Level 3/ BRCC borne de recharge de voiture électrique

Level 3

Finally, there is the Level 3, commonly called the DCFC or DC Fast Charge. These charging stations are the quickest means to recharge a vehicle

Tip: Charging at a DCFC station is only effective if your battery state-of-charge (SOC) is below 80%. After that point, charging will slow down significantly.

Charging Station Connectors

The most common connector is the Level 2 J1772 EV plug. All vehicles can use this connector standard in Canada and USA.

Where connector standards may get confusing is for Level 3 stations

One way to remember Level 3 connector compatibilities is to look at the make.

  1. Asian: Nissan Leaf, Mitsubishi i-Miev, etc. These cars use the CHAdeMO connector standard.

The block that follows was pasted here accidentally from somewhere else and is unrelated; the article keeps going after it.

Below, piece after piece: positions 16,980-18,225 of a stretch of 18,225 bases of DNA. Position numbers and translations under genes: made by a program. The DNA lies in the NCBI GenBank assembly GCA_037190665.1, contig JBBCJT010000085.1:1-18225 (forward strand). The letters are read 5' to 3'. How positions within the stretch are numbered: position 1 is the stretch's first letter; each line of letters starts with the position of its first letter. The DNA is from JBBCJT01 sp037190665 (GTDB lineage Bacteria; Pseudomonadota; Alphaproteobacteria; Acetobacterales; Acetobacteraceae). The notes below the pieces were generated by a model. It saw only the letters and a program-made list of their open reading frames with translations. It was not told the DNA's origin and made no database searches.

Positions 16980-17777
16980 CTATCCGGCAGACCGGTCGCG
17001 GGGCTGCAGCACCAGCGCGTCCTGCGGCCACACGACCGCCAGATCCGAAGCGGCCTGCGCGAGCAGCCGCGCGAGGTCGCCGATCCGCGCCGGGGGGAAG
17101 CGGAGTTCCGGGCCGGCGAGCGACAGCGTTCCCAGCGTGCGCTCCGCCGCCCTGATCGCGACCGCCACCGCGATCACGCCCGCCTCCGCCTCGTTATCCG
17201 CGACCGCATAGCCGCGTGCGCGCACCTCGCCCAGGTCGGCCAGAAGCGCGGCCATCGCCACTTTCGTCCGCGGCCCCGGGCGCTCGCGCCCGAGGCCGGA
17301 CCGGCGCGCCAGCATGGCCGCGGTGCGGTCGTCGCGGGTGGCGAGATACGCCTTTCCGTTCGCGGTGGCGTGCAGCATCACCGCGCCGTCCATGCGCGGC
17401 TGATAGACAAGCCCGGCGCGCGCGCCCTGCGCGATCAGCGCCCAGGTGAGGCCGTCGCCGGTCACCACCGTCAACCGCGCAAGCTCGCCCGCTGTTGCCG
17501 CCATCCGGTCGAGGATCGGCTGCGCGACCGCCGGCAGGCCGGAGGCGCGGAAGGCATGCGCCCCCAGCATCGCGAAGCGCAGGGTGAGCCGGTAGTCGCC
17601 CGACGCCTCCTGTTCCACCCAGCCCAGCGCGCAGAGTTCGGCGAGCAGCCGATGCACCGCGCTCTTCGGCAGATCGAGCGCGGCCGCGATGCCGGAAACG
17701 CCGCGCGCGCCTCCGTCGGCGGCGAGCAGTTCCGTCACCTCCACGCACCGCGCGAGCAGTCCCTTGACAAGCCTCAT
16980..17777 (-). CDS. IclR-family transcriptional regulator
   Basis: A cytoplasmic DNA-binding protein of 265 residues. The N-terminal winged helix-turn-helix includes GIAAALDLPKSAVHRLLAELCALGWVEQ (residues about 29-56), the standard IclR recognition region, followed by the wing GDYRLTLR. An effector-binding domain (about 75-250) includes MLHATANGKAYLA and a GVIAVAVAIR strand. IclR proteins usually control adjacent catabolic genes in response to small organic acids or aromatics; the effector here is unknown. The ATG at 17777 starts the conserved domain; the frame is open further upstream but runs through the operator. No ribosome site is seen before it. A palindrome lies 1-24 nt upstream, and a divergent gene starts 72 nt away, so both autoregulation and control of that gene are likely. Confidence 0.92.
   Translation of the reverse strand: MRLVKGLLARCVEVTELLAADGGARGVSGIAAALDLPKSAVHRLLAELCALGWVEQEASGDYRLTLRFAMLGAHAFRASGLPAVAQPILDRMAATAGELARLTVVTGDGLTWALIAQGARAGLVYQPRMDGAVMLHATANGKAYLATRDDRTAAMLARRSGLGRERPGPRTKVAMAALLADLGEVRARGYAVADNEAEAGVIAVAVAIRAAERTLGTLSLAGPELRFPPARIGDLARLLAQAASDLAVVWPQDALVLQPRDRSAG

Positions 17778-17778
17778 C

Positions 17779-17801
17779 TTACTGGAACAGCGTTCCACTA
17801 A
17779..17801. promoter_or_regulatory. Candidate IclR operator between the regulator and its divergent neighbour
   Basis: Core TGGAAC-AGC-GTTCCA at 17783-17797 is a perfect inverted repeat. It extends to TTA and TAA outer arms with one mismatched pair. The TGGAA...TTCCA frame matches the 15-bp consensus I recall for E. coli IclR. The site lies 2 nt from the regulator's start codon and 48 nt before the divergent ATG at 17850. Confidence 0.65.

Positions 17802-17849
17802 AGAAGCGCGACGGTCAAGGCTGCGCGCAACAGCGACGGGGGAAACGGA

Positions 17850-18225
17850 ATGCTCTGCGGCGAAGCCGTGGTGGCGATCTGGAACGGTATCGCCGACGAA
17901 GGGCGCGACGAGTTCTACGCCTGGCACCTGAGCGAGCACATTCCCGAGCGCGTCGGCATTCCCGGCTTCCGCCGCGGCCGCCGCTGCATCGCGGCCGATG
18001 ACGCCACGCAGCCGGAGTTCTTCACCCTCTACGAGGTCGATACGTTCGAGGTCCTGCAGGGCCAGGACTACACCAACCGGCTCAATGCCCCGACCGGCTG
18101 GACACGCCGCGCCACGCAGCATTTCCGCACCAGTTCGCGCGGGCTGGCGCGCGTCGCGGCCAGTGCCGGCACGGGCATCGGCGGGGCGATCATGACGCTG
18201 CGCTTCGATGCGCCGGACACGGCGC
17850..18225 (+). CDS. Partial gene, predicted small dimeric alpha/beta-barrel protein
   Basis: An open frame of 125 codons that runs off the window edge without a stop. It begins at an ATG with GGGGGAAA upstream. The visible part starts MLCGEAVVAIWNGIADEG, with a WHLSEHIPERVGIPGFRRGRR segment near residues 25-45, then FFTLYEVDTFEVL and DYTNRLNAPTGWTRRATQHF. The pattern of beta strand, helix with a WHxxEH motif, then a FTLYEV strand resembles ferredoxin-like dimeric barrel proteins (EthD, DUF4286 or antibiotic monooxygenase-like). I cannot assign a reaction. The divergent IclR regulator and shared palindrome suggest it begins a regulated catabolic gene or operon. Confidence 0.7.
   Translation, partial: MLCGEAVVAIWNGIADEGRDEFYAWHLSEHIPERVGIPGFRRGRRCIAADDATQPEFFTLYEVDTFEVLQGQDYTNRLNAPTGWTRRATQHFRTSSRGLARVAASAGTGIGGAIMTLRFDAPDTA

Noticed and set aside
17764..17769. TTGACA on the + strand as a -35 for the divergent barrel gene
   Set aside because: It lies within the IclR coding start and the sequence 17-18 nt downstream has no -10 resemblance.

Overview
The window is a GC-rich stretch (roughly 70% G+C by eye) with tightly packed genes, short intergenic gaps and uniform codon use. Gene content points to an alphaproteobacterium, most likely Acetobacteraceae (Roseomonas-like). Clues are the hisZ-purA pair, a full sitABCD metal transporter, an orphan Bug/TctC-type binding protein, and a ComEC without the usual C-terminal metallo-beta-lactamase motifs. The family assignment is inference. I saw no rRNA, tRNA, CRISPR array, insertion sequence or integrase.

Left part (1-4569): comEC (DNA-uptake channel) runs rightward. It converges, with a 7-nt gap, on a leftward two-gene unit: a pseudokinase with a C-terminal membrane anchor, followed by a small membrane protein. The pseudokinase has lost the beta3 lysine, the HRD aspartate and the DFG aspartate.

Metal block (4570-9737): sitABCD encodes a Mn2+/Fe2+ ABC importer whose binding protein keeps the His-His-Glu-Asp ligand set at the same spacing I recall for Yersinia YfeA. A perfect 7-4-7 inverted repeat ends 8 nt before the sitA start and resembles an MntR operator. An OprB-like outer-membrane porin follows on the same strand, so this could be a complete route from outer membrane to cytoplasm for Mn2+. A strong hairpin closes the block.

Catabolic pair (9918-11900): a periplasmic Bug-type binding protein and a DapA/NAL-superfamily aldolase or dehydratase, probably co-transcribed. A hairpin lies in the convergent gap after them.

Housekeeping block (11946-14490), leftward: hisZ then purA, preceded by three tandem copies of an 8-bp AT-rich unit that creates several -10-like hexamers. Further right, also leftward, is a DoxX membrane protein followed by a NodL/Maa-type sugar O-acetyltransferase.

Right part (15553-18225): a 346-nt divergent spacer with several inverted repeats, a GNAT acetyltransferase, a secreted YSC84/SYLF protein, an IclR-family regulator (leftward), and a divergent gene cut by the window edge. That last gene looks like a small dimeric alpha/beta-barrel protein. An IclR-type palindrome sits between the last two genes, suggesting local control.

2. American / European: Chevrolet Bolt, Chevrolet Spark, BMW i3, Mercedes, Volkswagen, etc. These cars use the SAE Combo CCS standard.
  3. Tesla: Model S and Model X. Tesla uses its own Tesla connector standard.

Before driving to a charging station, it is important to know if your vehicle is compatible with the connectors available. This is especially important for non-Tesla DCFC stations. Some may have just a CHAdeMO connector, others just an SAE Combo CCS connector, and others will have both. Also, some vehicles, like the Chevrolet Volt - a plug-in hybrid electric vehicle, is not compatible for Level 3 stations. Make sure you know your vehicle compatibilities before planning a trip.

Charging Station Networks

There are many charging networks in the United States and Canada. Not all are present everywhere, but you can often have several in a region. They could be split in two categories:

  1. Smart charging stations, also known as networked charging stations or connected stations
  2. Non-networked charging stations. These do not require any membership to activate

Charging Networks Overview

Workplace charging